Protesters from paternal rights group Fathers 4 Justice stormed BBC TV studios last night to hold up the UK National Lottery draw.
The broadcast was interrupted for several minutes before the £17 million (US$32 million) Superdraw jackpot got underway.
Protesters unfurled a banner proclaiming: 'Family Law Lotto. Next time it could be you.'
Although the group officially disbanded in January after some members were accused of plotting to kidnap prime minister Tony Blair's youngest son, Leo, a spokesman signaled 'the dramatic return' of Fathers 4 Justice.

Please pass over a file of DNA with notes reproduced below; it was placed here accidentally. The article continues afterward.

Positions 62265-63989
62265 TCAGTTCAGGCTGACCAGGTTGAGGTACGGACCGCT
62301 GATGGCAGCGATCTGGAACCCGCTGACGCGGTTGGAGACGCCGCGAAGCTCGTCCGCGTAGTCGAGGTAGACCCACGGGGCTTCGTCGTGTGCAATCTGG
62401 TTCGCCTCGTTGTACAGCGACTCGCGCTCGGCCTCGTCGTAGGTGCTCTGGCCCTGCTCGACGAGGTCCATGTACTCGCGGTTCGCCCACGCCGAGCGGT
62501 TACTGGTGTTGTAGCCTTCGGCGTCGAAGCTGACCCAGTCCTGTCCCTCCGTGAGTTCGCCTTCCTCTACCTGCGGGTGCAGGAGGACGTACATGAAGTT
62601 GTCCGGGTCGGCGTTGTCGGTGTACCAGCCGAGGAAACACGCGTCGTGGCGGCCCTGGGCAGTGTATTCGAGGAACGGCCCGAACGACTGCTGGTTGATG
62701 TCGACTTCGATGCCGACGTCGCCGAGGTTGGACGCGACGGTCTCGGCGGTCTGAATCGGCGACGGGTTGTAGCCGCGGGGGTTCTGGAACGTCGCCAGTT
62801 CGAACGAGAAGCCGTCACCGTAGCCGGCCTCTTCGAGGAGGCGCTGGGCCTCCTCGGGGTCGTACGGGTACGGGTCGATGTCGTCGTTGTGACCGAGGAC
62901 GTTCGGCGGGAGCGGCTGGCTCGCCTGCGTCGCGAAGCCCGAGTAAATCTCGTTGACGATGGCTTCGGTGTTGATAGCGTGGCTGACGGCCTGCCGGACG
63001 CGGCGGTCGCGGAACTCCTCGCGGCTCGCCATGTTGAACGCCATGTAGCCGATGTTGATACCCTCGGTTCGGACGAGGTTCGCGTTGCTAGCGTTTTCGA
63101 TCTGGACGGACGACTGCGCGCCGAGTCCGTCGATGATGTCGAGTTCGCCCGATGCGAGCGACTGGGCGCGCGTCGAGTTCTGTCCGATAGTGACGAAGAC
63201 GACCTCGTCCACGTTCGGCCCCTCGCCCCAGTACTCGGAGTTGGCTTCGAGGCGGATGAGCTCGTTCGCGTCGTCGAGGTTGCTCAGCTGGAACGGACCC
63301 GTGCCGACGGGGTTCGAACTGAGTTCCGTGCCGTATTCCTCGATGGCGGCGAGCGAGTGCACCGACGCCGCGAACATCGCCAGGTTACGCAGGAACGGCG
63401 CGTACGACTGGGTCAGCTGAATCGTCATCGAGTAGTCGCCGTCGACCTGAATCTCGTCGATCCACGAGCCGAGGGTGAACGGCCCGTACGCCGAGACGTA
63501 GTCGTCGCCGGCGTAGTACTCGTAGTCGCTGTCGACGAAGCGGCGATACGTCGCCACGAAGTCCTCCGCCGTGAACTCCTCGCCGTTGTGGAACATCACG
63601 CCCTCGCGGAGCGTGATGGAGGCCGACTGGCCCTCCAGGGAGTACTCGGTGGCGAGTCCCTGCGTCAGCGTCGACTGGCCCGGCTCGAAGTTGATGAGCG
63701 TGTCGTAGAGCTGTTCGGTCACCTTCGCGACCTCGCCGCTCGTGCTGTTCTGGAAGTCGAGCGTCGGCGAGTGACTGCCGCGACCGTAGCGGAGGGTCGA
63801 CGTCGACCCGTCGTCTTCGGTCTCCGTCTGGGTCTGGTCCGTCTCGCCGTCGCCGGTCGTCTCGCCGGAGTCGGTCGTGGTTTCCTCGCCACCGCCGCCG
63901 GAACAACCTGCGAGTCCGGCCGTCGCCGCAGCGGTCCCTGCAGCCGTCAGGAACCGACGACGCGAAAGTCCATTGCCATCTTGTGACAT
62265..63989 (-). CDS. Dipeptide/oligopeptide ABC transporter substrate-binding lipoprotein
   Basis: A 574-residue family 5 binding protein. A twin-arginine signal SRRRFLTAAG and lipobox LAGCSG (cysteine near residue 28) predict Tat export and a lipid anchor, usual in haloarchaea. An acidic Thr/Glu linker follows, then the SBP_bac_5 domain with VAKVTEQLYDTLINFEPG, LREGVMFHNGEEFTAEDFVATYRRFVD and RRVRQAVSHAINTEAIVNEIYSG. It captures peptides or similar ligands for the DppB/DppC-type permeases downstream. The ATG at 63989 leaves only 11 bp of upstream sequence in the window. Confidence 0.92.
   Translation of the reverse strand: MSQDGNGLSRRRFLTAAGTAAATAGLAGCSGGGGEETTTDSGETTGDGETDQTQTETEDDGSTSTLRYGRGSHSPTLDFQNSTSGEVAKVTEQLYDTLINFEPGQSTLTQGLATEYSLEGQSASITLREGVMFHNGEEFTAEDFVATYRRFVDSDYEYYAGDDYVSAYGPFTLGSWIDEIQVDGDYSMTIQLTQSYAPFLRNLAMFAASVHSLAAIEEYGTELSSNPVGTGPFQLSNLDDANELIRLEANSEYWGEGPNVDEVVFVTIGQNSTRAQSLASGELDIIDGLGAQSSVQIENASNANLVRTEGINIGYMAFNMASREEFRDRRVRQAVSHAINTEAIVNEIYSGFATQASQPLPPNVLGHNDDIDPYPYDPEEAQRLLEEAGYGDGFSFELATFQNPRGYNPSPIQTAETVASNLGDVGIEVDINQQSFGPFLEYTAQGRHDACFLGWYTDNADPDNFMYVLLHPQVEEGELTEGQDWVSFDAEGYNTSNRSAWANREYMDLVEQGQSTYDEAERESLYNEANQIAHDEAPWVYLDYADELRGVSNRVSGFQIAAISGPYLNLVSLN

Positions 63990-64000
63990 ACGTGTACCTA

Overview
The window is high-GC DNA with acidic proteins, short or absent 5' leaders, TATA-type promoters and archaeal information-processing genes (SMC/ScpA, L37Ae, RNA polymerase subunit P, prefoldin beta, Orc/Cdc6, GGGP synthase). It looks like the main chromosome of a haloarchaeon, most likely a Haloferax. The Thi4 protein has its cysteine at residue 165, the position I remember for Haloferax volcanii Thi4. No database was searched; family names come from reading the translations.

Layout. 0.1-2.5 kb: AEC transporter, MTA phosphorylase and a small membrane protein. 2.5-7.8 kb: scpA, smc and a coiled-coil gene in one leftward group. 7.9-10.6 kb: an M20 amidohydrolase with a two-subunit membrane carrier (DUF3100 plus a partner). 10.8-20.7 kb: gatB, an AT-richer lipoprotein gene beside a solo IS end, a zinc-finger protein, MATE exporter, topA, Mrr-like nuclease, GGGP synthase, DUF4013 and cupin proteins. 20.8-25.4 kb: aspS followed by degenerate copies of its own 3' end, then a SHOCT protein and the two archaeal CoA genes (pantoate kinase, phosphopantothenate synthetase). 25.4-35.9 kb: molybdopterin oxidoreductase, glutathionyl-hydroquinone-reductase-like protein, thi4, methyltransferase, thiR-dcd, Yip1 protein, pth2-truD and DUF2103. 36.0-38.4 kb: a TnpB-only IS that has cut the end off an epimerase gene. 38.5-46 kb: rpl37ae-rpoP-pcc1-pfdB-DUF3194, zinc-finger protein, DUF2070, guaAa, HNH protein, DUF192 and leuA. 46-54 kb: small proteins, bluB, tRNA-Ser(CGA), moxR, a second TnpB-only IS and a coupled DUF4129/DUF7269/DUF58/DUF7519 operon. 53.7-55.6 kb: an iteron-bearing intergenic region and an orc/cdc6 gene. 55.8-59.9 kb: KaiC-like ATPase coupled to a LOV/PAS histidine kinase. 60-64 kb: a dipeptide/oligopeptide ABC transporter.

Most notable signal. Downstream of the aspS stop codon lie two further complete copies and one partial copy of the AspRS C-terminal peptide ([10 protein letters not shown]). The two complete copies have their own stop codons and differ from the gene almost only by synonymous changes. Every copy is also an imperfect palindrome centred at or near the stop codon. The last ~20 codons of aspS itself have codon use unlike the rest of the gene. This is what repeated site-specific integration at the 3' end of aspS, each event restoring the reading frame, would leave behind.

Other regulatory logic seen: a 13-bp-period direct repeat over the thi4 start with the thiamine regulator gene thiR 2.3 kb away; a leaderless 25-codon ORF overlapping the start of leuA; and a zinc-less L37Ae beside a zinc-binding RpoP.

'The lottery is a metaphor for what can happen to any parent, mother or father, and their children, at the hands of the secret family courts,' Graham Manson said.
'It's our duty to warn parents about what is happening and send them this message: don't play family law lotto — don't gamble with your kids.'
Mr Manson said Ray Barry and Nadine Radford — among six protesters who entered the BBC's premises — carried out the protest to highlight 'the lottery faced by people every day in the family law courts.'
Real Fathers 4 Justice is a splinter group of a defunct group that campaigned for changes to child-custody laws.
The National Lottery draw attracts about 8.5 million viewers.